I generally just cut the pieces from the big sheet leaving a margin,and making them easier to work with,then just fuse the interfacing and cut on the largest size cutting line if it's a multiple size pattern.Then for the other sizes i use different color sharpies to mark the cutting lines for each size.Then when you're ready to use a different size it's easier to see.You can also clip the edges of the pattern pieces,like from the largest to the smallest,so if you're doing the smallest you can just fold the excess in so it's out of your way.Hope that makes sense to you.

    Bookmark   April 14, 2009 at 3:33PM
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When I really like a particular pattern I know I'll make again and again, I buy several when patterns are on sale for $1.99, which is frequently. Much easier, far less time-consuming, and more accurate than tracing, etc. I'm pretty sure it costs less to do it that way than investing in paper or interfacing.

I reuse patterns until they're ragged before I begin a new one, pressing and clipping them, and taping small tears as necessary. I also combine pattern pieces from different patterns to get the design I want, like necklines, sleeves.


    Bookmark   April 17, 2009 at 10:11AM
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I've tried the freezer paper. Found it in the grocery store. It had 'for craft use' all over the package, hard to miss. Since it makes the pattern pieces stiff, I hang them with clips on the back of the door to my sewing room. out of the way and accessible. you can just put a few weights on them to cut out. I use soup cans etc. from the pantry.

    Bookmark   April 18, 2009 at 1:08PM
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I use white paper rolls they use for table covers at weddings and partys etc. Have used it for years. I have always had good luck with using the paper for many things. It lasts a long time.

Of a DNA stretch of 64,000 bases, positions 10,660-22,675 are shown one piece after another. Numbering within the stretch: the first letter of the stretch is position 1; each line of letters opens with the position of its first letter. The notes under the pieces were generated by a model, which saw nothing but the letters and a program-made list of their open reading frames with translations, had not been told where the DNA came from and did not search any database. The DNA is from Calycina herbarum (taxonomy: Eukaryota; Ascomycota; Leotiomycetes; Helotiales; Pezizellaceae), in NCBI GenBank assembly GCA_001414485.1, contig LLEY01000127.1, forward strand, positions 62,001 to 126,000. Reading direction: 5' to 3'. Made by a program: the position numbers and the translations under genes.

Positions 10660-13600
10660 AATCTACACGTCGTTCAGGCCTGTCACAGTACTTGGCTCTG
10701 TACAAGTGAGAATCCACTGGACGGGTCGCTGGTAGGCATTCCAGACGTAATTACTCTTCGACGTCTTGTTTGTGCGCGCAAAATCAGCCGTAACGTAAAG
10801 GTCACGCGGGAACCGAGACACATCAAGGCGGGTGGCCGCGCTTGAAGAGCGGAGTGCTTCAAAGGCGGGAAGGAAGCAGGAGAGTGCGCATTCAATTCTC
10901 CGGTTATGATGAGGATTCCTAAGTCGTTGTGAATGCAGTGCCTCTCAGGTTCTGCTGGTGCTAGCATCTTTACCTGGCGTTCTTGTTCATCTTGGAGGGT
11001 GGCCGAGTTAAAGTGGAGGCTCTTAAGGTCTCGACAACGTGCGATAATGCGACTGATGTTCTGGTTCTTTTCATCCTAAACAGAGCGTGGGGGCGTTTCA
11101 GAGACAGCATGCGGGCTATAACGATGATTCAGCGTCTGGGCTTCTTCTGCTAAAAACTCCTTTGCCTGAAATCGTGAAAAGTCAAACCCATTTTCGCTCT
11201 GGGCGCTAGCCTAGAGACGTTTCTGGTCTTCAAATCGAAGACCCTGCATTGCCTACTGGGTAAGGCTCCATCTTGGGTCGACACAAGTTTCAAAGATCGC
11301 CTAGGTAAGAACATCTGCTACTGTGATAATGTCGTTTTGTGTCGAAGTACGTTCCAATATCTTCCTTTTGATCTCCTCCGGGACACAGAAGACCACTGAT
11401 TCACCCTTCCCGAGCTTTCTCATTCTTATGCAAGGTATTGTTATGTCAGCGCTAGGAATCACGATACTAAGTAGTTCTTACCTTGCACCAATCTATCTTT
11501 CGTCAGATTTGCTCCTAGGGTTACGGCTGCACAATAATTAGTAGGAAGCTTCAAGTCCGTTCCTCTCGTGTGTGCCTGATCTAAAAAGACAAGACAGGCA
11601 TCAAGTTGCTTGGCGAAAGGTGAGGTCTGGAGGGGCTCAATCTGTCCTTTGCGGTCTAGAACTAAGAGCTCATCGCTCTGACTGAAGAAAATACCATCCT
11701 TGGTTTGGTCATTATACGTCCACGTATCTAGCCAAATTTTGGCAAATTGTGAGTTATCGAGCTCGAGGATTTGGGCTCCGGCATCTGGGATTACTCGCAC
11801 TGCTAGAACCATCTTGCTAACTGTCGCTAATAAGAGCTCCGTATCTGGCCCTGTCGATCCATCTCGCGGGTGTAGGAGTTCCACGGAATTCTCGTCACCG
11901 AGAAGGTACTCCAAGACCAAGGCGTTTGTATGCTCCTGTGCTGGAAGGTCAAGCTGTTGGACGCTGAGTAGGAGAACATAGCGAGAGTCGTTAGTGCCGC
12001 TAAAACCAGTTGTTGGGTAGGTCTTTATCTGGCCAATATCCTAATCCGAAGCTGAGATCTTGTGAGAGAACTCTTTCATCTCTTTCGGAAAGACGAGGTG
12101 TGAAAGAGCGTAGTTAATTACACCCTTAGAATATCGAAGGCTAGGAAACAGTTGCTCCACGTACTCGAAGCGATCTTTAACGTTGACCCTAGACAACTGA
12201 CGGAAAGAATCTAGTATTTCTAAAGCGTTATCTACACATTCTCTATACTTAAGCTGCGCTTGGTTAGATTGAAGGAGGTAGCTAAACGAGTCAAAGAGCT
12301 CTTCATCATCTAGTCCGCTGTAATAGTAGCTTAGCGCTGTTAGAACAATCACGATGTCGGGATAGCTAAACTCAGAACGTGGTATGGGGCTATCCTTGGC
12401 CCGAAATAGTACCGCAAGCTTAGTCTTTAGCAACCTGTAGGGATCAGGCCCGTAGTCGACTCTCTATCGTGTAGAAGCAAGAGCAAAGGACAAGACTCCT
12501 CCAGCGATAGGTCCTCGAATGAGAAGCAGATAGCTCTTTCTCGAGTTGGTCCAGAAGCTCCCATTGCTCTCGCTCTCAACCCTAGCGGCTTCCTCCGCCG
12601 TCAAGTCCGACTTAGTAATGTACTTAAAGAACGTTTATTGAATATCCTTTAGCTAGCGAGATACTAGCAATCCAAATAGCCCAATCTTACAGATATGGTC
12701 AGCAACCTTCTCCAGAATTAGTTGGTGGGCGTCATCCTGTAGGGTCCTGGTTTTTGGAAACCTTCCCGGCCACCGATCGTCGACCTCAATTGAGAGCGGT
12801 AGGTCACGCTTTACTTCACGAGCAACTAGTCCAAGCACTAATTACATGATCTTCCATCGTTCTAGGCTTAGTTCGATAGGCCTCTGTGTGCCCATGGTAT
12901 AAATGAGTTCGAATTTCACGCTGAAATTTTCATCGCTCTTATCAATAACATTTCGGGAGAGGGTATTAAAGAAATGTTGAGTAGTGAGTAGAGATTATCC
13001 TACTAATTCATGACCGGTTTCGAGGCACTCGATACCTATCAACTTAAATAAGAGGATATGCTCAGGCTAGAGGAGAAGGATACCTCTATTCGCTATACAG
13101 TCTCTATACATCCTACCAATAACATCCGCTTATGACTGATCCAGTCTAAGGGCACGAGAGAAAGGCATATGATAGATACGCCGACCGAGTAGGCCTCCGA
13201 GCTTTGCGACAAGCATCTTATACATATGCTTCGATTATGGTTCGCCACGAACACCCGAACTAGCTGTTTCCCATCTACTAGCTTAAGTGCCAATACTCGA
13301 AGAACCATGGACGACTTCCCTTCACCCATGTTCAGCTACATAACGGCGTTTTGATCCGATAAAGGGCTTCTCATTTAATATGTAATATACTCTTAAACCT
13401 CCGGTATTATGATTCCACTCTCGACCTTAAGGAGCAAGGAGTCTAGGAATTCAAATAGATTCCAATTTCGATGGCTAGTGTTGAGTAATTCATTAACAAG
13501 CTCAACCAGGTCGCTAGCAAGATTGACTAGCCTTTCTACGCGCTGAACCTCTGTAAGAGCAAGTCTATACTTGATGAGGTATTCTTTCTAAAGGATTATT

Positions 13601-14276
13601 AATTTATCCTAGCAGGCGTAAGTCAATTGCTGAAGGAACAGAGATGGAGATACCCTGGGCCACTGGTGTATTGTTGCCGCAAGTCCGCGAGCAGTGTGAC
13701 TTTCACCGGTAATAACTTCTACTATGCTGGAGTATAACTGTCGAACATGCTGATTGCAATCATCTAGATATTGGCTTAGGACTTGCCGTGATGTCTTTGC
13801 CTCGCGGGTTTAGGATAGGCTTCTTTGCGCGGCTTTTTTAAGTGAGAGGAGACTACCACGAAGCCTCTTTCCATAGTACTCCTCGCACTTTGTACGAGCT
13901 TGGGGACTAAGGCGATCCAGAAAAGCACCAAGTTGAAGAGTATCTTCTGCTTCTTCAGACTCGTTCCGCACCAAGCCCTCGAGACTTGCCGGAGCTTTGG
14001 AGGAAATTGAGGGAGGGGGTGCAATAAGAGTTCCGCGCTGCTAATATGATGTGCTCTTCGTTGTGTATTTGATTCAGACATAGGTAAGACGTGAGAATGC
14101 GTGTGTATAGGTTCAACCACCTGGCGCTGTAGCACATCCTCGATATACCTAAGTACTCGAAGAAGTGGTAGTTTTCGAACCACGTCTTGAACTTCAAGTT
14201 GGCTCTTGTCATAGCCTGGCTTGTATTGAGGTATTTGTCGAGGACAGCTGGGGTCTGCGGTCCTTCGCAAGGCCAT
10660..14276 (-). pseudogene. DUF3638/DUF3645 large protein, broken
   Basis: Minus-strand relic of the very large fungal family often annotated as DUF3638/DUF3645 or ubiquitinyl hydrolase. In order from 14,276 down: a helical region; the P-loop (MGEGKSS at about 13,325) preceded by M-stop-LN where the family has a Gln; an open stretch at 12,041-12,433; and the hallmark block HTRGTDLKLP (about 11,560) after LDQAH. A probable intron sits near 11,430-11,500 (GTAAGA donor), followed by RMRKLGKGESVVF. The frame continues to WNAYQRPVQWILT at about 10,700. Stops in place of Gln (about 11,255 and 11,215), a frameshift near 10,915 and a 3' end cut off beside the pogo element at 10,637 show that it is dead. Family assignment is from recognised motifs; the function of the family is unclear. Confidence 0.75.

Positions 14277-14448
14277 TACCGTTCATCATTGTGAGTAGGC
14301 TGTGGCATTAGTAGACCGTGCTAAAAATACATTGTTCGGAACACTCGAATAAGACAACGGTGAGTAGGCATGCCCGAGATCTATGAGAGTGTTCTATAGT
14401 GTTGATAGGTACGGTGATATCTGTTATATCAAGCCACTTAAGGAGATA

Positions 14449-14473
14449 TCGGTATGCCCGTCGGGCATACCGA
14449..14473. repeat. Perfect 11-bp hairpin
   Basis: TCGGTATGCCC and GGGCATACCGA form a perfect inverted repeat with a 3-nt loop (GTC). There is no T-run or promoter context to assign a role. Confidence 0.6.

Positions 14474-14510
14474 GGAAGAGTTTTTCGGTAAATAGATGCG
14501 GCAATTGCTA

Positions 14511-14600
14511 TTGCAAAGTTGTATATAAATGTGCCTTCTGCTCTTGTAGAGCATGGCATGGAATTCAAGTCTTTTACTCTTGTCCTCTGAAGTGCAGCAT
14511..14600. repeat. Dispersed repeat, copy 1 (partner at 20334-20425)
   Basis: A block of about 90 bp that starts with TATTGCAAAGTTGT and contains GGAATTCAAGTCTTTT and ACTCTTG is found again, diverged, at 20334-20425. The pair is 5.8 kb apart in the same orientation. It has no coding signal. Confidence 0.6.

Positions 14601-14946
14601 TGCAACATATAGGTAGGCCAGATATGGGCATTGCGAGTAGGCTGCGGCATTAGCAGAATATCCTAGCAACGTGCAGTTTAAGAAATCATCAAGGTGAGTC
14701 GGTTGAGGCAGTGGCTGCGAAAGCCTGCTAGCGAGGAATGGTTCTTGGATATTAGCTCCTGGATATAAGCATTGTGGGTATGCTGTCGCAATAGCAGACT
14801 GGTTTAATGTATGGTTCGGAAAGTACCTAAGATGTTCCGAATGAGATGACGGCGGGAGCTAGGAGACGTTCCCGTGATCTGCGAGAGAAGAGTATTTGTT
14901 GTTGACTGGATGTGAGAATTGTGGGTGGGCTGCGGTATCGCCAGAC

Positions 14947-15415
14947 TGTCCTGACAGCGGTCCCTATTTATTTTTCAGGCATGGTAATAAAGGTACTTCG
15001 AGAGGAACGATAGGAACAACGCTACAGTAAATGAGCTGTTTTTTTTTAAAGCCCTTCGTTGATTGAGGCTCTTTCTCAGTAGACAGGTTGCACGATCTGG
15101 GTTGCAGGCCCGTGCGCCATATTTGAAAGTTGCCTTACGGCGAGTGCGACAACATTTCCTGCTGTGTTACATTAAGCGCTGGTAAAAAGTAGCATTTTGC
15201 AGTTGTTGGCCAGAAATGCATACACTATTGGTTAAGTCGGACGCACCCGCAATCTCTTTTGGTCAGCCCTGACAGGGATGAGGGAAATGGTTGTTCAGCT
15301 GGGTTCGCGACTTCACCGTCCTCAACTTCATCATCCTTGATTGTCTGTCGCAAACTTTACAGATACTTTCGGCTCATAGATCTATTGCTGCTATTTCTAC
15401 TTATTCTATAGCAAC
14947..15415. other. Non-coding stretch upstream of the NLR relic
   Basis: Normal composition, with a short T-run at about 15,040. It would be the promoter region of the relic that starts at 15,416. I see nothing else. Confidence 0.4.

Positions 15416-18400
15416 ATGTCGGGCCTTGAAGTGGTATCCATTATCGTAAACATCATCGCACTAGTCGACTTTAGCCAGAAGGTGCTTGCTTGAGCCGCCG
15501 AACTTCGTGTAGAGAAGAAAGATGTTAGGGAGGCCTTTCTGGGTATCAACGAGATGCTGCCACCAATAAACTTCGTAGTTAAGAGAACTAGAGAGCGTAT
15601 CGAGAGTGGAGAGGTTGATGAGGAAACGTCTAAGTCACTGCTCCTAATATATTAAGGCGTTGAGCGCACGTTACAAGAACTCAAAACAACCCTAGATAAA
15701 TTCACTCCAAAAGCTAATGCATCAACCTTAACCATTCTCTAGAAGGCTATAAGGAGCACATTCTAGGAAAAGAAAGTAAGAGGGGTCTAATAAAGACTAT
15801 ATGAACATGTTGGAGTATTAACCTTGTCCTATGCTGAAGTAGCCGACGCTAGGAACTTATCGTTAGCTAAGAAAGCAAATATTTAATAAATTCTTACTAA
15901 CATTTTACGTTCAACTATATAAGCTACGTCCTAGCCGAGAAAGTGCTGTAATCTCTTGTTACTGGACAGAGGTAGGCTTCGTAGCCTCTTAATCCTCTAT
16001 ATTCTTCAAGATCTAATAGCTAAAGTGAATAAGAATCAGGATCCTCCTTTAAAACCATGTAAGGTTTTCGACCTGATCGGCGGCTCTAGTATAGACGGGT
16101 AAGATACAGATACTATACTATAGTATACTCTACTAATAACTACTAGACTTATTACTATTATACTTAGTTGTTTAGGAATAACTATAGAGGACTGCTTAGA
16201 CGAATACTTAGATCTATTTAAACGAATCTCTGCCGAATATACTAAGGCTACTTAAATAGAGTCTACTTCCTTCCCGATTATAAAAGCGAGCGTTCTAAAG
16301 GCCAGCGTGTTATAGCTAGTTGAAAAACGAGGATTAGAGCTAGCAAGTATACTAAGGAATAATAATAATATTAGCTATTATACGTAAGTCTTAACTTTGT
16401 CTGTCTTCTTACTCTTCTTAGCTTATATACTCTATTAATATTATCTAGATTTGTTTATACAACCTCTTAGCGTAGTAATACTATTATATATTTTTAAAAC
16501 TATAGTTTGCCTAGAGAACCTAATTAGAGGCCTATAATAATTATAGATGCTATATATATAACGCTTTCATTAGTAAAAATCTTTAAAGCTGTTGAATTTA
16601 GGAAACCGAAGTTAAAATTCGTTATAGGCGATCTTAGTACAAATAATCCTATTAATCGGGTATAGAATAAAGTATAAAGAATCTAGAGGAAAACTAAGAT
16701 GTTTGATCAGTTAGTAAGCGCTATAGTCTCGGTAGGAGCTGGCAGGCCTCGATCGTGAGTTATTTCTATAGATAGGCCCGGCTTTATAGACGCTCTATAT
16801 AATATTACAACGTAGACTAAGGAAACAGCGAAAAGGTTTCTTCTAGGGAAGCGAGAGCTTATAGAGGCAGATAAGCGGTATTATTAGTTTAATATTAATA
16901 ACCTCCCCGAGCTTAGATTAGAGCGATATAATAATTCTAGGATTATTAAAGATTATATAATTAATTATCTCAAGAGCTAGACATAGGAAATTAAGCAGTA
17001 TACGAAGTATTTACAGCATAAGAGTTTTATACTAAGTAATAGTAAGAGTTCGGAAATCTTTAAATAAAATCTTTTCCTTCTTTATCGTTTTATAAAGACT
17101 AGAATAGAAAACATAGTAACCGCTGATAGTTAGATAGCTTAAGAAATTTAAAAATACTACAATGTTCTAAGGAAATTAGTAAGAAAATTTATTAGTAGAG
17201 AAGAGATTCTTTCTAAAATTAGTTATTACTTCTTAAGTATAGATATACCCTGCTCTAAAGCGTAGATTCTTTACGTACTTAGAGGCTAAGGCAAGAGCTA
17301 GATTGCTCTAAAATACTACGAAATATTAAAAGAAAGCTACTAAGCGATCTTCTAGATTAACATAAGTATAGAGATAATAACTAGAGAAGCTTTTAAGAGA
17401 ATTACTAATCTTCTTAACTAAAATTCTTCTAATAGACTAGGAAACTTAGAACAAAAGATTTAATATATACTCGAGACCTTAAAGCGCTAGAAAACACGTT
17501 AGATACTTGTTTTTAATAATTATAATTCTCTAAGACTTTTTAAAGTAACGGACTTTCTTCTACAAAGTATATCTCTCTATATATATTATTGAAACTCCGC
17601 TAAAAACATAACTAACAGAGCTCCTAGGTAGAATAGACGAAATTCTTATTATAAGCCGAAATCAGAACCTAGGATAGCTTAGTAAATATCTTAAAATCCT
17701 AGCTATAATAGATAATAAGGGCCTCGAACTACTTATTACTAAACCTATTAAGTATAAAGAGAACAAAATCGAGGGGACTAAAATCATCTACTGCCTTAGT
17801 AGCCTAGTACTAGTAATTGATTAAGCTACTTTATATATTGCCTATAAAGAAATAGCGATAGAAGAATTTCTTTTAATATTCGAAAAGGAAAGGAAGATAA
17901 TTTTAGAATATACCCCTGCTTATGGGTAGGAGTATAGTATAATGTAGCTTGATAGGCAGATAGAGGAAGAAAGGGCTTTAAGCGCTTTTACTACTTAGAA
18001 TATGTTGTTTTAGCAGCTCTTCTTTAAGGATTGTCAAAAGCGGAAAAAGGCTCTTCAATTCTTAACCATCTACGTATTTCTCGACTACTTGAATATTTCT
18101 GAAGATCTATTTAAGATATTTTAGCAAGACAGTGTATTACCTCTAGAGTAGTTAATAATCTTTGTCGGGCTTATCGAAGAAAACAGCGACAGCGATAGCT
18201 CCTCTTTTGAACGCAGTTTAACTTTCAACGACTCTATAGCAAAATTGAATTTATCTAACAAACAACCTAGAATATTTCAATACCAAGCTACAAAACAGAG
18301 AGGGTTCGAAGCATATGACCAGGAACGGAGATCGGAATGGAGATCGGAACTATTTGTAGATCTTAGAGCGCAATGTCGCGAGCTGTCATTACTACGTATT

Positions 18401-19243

Bookmark   April 21, 2009 at 12:07AM
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What I use is called Pattern Ease. It's really just a heavy interfacing. Sooner or later those tissue paper patterns are going to wear out, so if you really like a pattern, it is best to trace it on the Pattern Ease and cut it out. Like with the freezer paper, you could probably iron the tissue pattern onto the Pattern Ease and just cut it out.

    Bookmark   April 21, 2009 at 10:18PM
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I have 5 grandaughters and I love sewing for them. I buy the patterns that have 3 or 4 sizes in them. A lot of the times they are around a dollar at the fabric stores and when this happens I buy one of each size. If it is a pattern with a small yolk ( such as a sundress) I take it and copy the top off in all sizes and put it in a ziplock bag. Between Joanns and Hobby Lobby they have patterns on sale often.

This past winter I made flannel pj's for all the grandkids and cut the pants out on gift wrap paper. I layed it out and cut the largest size and continued down until I had all the different sizes cut out. I marked each piece with the pattern number and size and placed all of them in a ziplock bag. I put the picture facing the outside and have them all in one container. I can't believe I am this organized with them.. I have several friends that I share with. So much fun..


    Bookmark   May 7, 2009 at 1:24PM